NAILBA Perspectives Perspectives Summer 2018 - Page 33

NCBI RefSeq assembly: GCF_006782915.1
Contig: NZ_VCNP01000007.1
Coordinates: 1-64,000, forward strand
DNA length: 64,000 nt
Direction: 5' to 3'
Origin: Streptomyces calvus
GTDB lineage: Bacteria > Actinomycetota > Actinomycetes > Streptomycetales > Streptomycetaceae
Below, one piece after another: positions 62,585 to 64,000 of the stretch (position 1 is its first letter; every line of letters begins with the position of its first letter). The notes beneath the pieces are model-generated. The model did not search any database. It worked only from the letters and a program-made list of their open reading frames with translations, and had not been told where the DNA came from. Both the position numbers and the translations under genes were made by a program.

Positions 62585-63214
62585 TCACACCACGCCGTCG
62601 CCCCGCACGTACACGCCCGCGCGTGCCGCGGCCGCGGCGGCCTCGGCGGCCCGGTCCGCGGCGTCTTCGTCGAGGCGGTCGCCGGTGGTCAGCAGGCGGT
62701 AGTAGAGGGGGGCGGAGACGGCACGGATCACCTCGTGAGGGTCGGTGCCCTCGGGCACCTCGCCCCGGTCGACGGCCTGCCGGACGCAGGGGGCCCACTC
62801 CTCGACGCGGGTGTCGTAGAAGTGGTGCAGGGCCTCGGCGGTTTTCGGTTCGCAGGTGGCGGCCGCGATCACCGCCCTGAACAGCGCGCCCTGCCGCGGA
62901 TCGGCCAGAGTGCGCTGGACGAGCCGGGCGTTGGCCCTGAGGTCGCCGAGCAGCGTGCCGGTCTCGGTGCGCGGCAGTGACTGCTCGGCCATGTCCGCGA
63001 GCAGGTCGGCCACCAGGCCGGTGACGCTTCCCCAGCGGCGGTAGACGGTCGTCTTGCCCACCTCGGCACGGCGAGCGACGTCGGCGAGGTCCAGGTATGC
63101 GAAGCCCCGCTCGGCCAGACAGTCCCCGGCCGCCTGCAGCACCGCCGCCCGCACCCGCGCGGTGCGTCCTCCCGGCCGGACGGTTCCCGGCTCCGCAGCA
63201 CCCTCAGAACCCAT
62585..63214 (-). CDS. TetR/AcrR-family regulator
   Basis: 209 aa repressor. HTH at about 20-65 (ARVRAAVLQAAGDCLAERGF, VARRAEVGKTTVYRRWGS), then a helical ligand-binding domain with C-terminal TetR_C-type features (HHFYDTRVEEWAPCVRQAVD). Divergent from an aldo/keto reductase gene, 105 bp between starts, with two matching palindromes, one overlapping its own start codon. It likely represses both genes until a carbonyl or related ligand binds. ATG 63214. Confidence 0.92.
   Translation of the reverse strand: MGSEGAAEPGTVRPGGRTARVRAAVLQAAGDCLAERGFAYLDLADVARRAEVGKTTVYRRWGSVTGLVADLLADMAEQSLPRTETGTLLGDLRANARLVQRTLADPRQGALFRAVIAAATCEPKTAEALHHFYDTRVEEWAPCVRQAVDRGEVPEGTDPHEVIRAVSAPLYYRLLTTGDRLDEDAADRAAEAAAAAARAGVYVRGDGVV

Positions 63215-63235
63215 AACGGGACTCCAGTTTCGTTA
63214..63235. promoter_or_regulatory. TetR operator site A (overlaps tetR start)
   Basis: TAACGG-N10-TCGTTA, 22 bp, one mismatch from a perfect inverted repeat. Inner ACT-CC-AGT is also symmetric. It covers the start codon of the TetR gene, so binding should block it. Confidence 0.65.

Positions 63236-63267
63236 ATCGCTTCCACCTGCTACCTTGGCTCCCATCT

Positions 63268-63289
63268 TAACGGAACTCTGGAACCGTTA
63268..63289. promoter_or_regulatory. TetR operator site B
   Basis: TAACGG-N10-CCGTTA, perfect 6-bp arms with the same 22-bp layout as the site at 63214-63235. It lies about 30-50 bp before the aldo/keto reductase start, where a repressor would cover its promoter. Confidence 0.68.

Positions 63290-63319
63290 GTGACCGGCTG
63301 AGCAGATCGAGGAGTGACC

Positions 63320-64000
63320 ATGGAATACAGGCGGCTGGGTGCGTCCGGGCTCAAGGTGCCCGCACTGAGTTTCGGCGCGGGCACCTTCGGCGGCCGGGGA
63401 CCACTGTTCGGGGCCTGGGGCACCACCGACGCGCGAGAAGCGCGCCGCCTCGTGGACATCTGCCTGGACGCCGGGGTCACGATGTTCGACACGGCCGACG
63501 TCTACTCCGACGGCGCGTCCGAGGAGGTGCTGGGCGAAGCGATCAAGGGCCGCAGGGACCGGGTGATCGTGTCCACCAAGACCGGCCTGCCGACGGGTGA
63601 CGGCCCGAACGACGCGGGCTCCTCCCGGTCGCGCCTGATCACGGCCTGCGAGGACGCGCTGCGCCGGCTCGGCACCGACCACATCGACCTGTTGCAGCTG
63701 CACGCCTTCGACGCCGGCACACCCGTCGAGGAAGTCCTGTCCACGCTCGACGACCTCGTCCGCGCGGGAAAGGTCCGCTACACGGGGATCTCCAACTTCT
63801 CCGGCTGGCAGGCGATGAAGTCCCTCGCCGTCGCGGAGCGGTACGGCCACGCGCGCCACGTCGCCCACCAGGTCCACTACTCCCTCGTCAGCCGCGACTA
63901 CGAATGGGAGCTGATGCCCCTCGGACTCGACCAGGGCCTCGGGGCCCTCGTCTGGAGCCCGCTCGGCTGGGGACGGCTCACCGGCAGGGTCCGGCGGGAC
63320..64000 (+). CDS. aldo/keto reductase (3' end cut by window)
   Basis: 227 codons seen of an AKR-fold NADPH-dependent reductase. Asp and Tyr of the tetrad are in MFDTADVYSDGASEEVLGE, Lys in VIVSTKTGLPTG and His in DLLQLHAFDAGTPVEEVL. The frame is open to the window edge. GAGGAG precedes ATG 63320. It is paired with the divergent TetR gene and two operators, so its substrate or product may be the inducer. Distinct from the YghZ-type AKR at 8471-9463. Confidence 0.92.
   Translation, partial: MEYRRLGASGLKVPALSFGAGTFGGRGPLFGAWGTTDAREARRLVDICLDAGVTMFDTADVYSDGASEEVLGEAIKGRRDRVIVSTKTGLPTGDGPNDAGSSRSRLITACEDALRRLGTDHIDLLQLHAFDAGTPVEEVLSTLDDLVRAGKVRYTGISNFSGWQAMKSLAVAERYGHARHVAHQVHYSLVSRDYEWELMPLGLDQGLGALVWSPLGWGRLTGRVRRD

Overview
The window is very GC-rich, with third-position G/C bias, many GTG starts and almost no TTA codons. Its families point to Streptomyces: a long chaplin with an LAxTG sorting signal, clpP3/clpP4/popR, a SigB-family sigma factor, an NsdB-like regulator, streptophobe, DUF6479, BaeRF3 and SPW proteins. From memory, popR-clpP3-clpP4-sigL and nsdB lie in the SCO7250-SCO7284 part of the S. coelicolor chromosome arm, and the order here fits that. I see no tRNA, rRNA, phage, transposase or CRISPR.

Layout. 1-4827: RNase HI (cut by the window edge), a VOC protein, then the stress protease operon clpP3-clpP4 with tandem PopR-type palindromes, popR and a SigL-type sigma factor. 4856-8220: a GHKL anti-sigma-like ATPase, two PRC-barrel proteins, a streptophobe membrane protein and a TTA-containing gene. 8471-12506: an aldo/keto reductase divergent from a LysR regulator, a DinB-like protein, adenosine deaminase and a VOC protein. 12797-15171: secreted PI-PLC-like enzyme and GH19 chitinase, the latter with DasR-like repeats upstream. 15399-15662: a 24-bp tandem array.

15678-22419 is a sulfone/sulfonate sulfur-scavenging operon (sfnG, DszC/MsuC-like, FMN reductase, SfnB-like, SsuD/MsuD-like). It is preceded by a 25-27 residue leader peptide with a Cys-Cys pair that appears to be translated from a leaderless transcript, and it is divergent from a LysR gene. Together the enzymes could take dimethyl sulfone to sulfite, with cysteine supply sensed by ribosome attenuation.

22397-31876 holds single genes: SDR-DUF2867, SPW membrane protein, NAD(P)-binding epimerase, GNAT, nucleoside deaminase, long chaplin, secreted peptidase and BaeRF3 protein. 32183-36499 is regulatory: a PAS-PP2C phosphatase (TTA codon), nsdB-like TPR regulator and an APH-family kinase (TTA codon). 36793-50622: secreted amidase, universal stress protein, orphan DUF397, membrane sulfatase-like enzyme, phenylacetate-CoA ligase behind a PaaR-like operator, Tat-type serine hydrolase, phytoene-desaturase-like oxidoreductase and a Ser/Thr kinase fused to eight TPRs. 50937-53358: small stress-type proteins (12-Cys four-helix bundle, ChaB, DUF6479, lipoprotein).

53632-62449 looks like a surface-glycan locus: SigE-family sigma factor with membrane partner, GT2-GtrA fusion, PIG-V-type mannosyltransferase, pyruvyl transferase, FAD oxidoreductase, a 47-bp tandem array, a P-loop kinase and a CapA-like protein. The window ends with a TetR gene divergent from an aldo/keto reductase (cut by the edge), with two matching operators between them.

TECHNOLOGY AS THE NEW NORMAL ing annuity and life insurance in 2018 is an “outdated application and underwriting process, result- ing in additional time and costs, and undermining sales” vi . A smart brokerage will recognize the areas of business that can be made more efficient through technology, thus allowing for more time and resourc- es to be spent cultivating personal relationships and pursuing new ad- visor leads. With almost half of the American population uninsured or underinsured vii , there is a huge need for more advisors and a huge un- tapped market segment that no pro- cess or strategy so far has been able to reach. Used to its fullest poten- tial in automating and streamlining operations, InsurTech could be the solution that closes this gap. The true potential for gaining an edge over competitors in such a competitive industry lies in the delicate balance between adopting technology and preserving your tra- ditional sales and marketing strate- gy. Even with the growing presence of technology in insurance, it is as important as ever to maintain an emphasis on building strong person- al relationships at every level of the industry. It was noted earlier that consumer trust among all business types has been in decline. More spe- cifically, a 2014 EY Global Consumer Insurance Survey found that North American consumers trust insurance companies less than supermarkets, online shopping sites, and even banks viii . EY infers that this low trust “has been caused by weak relation- ships with insurers,” and draws the conclusion that “consumers want more frequent, meaningful, and per- sonalized communications” ix . How can brokerages give their advisors the attention and resourc- es needed to provide this level of service to existing clients, though, while also increasing recruiting ef- forts to serve the uninsured and underinsured half of the national market? By using efficient technolo- gy to reduce the busywork that goes into operations and relationship management, leaving more time to focus on the relationships that tech- nology cannot replace. This is the future of insurance. FOOTNOTES DeMers, Jayson. (2018, May 9). “How Brands Should Be Working To Fix The Consumer Trust Crisis”. https://www.forbes.com/sites/jaysondemers/2018/05/09/how-brands-should-be-working-to-fix-the-consumer- trust-crisis/#6a1eceba554c i ii CompTIA. (2018, January). “IT Industry Outlook 2018”. https://www.comptia.org/resources/it-industry-trends-analysis iii iv v Deloitte Center for Financial Services. (2017). “Fintech by the numbers.” https://www2.deloitte.com/content/dam/Deloitte/us/Documents/financial-services/us-dcfs-fintech-by-the-numbers-web.pdf “Fintech by the numbers.” Fintech by the numbers.” vi Deloitte Center for Financial Services. (2017). “2018 Insurance Outlook.” vii “2018 Insurance Outlook.” EY. (2014). “Reimagining customer relationships: Key findings from the EY Global Consumer Insurance Survey 2014.” https://www.ey.com/Publication/vwLUAssets/ey-2014-global-customer-insurance- survey/%24FILE/ey-global-customer-insurance-survey.pdf viii ix “Reimagining customer relationships: Key findings from the EY Global Consumer Insurance Survey 2014.” www.nailba.org 33